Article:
All at once, everyone armed themselves: Fara manifested the Mana Sword, Roxanne thumped the Daedalus lance’s haft against the cold metal floor, the Shield deployed his Vanguard module, Osprey unsheathed Shiva’s Edge, Horker drew up his axe (a weapon seemingly made entirely of enchanted ice), Thetrel brandished her fighting-chain (and simultaneously charged it with lightning that arced and danced across its links), Galgann’s iron staff instantly began to glow and radiate intense heat, and Eleod’s fists swirled with shadowy energy. As the airlock opened, the warriors poured out and came into a docking bay that – but for the light coming in through the airlock doors and radiating off a couple of their weapons – was completely pitch dark.

“They’ve knocked out the main power,” Dr. Dougal observed. She chuckled. “Clever little pirates. I’ll get it back on.”

“Doctor,” Eleod said, “You really should stay on the gunship until we’ve secured things here --”

“Nonsense, dwarf,” the scientist said. “I’m Celpo. And you do not order me around. Quite the opposite, in fact.” She looked around. “You, valkyrie. Come with me while I look for the main power breaker.”

“Excuse me?” Roxanne said.

“Did I stutter?” the Celpo scientist replied.

“Well, it was nice knowin’ ya, doc,” Horker said, as he took a step away from Roxanne.

“Everybody, knock. it. OFF,” Eleod said, his voice a commanding whisper. “Do you hear that?”

There was silence. Then, a shuffling. It had an unearthly, echoing quality to it; it wasn’t like someone was physically moving around in the darkness, but that something unnatural was trying to make a noise that sounded like it.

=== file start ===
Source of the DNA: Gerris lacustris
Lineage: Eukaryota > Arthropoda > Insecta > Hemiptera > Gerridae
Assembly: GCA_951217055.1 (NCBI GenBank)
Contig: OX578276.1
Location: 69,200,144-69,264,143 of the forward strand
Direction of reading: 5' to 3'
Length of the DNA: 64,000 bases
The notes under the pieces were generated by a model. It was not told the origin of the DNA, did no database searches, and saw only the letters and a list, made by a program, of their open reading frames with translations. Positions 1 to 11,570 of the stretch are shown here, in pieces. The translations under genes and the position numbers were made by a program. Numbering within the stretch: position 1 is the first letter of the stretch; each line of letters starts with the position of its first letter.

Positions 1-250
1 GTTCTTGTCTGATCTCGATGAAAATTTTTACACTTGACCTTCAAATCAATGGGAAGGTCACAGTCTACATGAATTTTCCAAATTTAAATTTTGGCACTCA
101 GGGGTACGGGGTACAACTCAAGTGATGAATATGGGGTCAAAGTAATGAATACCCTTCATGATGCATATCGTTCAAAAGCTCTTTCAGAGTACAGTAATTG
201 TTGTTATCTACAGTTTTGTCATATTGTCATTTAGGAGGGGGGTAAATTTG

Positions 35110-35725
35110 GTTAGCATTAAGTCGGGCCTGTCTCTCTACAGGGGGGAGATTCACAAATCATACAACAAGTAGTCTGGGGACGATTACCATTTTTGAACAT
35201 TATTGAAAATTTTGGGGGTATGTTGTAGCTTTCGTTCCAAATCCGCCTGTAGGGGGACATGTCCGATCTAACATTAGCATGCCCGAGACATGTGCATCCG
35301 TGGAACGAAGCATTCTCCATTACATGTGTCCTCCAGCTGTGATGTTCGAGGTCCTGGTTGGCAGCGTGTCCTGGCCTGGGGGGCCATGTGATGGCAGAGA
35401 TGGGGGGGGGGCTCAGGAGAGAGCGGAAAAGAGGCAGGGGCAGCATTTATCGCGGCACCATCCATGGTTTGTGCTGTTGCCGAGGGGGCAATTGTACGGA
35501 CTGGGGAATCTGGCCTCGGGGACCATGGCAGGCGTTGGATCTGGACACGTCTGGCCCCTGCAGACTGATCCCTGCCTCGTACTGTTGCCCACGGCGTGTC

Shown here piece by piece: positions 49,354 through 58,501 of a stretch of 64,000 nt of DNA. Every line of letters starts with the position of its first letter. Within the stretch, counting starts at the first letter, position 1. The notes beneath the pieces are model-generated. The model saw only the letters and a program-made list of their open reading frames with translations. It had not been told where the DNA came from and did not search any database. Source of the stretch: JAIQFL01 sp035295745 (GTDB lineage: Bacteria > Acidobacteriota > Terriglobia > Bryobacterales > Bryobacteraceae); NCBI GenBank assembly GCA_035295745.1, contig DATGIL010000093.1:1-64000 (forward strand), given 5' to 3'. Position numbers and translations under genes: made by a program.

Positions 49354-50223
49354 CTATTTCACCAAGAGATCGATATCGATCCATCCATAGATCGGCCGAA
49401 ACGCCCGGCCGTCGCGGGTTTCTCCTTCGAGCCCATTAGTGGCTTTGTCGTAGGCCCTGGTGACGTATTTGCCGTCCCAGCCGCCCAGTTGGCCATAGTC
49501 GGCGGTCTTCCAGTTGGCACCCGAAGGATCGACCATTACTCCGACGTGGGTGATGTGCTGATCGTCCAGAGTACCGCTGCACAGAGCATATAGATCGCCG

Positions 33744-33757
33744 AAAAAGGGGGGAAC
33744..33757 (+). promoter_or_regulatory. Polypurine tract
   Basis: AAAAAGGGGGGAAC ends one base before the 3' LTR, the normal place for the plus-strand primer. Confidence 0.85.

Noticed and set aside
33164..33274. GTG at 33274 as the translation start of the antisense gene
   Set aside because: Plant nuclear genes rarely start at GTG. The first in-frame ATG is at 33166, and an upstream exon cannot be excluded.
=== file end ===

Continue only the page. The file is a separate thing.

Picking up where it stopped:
Dr. Dougal lit up her mobile phone’s flashlight and held it aloft. And then, all at once, there was a loud and disapproving hiss followed by something that sounded like a whipcrack. The light went out, and Dr. Dougal fell to the ground in a heap, her neck and right wrist bent in ways they weren’t meant to be.

Hell broke loose. The warriors scattered to all sides of the docking bay as a shadow moved among them. Fara invoked Lumina and lashed out at the thing with the Mana Sword, only to have Roxanne push her back and interpose herself as the shadow retaliated. Galgann, seeing what he thought was an opening to attack, unleashed a stream of fire in the direction of the shadow. There was shouting, and more magic flew, and then an explosion.


“There he is! Knew the old cuss was too tough to die on us like that!”

Eleod woke to the visage of Horker, staring down at him. He winced and brought himself up to his feet.

“What happened?” he asked, as he reached up to feel at a burn wound on his head.

“Fuel explosion,” the Shield reported. “Rock from the surrounding asteroid’s caved in the starboard accessway. One dead, one wounded…” Terry sighed as he said the next part: “And… two missing.”

The small-hairs on the back of Eleod’s neck stood up.

“No…”